Libya: Whither goest this Nowhere Land?

By Ameen Izzadeen
Libya is fast sliding down a political abyss — with world leaders not knowing whom to contact or who is in control of the country. Foreign governments are in confusion as to the status of the Libyan mission in their countries. Which of the two governments does the Libyan mission represent? Is it the one in Tripoli or the one in Tobruk?
It was only three years ago that the United States cited Libya as an example where it had achieved a regime change without American boots on the ground — at least officially. Following the fall of the Muammar Gaddafi regime, the then Secretary of State Hillary Clinton visited the Libyan capital, Tripoli, and famously flashed a V sign to the world cameras declaring a major foreign policy victory for the United States.
But what has happened in the three years since this vulgar display of US triumphalism that symbolised the use of a sledgehammer to kill a crippled fly – the Pentagon calls it “Shock and Awe and the Israelis call it Gaza – is a regime-change experiment gone awry. Barack Obama playing for the history books as a second term US president apparently wants to be known as a president who brought troops home from Iraq and Afghanistan — and not as the President who put the lives of US soldiers in harm’s way. This policy was in sharp contrast to that of his predecessor George W. Bush, who showed little respect for the United Nations or international law.
Yes, Obama wants to be different. Why shouldn’t he be? After all, the Nobel peace medal awarded to him — not for his achievements in peacemaking, but on a preposterous presumption that he would be a peace builder — adorns his White House corner stand. Unlike Bush, he believes in collective military response – let NATO fight the US war. So when the Arab Spring revolts spread from Tunisia and Egypt to Libya, the Obama administration seized the opportunity and rallied behind the NATO flag to oust Gaddafi even though the Libyan leader had opened up to the West following the 9/11 attacks. This was because the Libyan leader was still unpredictable and had not given up on his grand vision for Africa. Gaddafi was against US military expansionism in Africa and was promoting a common African currency and a development bank. Many transnationals saw him as an impediment to their plunder of African resources. Hence the need for his removal. And the Western governments did it, not by sending troops to Libya, but by arming anti-Gaddafi rebels and providing them air support. The strategy worked. Gaddafi was killed, perhaps in keeping with the wishes of the United States’ West Asian allies. Libya got a new government, a parliamentary democracy, and recognition as a ‘civilised nation’ as opposed to a pariah nation under Gaddafi.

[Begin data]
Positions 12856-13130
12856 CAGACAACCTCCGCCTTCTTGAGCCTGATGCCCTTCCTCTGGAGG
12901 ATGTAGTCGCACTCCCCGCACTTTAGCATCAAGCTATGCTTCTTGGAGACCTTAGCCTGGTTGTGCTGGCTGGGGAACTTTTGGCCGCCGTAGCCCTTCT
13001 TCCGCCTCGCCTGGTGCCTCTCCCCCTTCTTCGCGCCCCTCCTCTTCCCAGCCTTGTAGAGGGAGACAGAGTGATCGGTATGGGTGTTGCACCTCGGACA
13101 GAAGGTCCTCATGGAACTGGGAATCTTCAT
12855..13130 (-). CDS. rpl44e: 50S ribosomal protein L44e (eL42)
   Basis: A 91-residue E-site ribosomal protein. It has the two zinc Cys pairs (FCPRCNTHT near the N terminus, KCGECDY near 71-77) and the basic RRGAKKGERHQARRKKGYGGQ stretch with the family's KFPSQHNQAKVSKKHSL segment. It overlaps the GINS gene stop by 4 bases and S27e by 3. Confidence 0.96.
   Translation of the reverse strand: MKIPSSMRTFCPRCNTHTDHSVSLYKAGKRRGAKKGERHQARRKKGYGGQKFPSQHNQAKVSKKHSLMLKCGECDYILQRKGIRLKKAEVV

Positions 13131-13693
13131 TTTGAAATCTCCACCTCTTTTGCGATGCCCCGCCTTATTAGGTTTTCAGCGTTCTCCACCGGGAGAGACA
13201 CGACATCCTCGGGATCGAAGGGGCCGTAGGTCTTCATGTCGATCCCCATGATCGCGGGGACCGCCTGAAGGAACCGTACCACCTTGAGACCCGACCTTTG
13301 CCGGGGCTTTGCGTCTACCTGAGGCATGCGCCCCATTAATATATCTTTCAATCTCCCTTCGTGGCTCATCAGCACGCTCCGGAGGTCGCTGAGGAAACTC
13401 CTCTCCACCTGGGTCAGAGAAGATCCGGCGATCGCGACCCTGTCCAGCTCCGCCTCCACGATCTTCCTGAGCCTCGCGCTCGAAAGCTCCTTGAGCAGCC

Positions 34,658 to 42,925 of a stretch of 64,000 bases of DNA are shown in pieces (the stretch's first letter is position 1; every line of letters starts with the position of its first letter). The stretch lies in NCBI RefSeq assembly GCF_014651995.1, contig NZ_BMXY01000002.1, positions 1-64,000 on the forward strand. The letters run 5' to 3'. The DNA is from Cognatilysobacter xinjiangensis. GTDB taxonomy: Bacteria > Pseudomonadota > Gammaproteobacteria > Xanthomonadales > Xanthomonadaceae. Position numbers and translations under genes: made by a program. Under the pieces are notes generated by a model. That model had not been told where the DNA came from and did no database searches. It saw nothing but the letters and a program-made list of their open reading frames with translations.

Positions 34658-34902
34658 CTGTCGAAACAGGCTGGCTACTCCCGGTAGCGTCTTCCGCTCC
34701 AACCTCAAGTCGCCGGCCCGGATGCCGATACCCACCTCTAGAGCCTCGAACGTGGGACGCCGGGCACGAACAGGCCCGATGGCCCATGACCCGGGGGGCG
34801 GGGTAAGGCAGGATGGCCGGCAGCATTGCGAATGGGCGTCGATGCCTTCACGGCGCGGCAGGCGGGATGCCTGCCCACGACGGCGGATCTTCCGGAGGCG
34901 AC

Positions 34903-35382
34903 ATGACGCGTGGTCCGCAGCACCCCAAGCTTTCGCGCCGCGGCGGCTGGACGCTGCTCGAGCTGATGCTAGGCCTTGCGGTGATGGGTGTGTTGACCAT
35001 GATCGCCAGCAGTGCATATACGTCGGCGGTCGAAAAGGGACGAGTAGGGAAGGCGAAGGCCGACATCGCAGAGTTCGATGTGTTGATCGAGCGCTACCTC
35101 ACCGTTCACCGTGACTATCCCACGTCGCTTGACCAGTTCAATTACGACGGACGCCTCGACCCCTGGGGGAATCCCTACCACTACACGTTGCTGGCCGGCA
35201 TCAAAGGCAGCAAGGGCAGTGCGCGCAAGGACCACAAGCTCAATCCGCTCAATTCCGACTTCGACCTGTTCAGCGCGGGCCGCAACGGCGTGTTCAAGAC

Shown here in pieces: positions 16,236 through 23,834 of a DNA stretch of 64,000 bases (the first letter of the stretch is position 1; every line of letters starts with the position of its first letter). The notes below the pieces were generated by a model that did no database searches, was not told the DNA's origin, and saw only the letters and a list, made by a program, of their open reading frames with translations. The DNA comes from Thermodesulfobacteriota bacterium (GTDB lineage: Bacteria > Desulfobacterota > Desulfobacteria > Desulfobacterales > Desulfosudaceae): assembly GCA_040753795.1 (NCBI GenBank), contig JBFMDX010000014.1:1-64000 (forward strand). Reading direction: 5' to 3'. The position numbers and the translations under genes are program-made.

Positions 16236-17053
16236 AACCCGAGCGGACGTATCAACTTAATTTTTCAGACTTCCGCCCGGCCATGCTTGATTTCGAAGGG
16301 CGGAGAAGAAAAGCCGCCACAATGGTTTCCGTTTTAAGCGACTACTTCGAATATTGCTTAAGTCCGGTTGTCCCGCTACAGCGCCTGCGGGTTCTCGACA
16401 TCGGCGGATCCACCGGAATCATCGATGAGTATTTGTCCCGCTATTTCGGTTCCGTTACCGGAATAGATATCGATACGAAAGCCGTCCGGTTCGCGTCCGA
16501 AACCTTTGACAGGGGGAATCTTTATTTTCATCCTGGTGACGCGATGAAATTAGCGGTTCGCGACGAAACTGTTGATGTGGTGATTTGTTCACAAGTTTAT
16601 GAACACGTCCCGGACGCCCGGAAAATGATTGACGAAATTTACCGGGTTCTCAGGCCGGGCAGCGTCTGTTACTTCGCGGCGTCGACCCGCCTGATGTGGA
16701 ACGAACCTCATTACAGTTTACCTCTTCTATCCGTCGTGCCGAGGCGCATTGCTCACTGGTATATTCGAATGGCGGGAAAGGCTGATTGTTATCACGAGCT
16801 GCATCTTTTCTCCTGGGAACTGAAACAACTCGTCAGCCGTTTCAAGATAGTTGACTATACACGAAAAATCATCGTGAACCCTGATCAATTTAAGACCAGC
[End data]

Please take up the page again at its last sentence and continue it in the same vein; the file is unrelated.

The US cited Libya as a case that bears testimony to its “Smart Power” – a philosophy that, apart from unleashing relentless air attacks on an enemy which is usually a minnow by the US standards, advocated skullduggery to mislead other world powers. In the case of Libya, it was Russia and China that were deceived.
Three years after Clinton’s famous V flash in Tripoli, Libya today is a hellhole of anarchy with two governments, two parliaments and scores of armed groups with areas of control, different ideologies and tribal affiliations. Since the overthrow of Gaddafi, half a dozen governments have come and gone and one prime minister has run away from the country while militants have stormed parliament to dictate who should hold which post and demand more money for their survival.
As the country hurtled towards lawlessness, some rebel groups even tried to sell oil, bypassing the government authority. Adding to the chaos are regional power games, with reports this week claiming that the United Arab Emirates together with Egypt carried out air attacks on Islamic militants in a vain attempt to prevent them from taking control of the Tripoli Airport. More about this later.
The telltale signs of Libya’s slide into chaos were visible within a year of the death of Gaddafi on October 20, 2011. On September 12, 2012, US ambassador Chris Stevens was killed by militants of the Islamist group Ansar al-Shariah. In a futile bid to defend the Smart Power philosophy which the Obama administration touted as a success story that got rid of an evil system to bring about Utopia, Secretary Clinton made the biggest blunder of her political career – a blunder that haunts her White House bid in 2016. She linked the killing of Stevens to the angry Muslim reaction to the YouTube movie “Innocence of Muslims” – a movie that sought to defame the character of the Prophet Muhammad. But subsequent investigations revealed that Stevens died in a deliberate attack on the US consulate in Benghazi by Ansar al-Shariah militants who alleged that the consulate building was being used as a spy centre.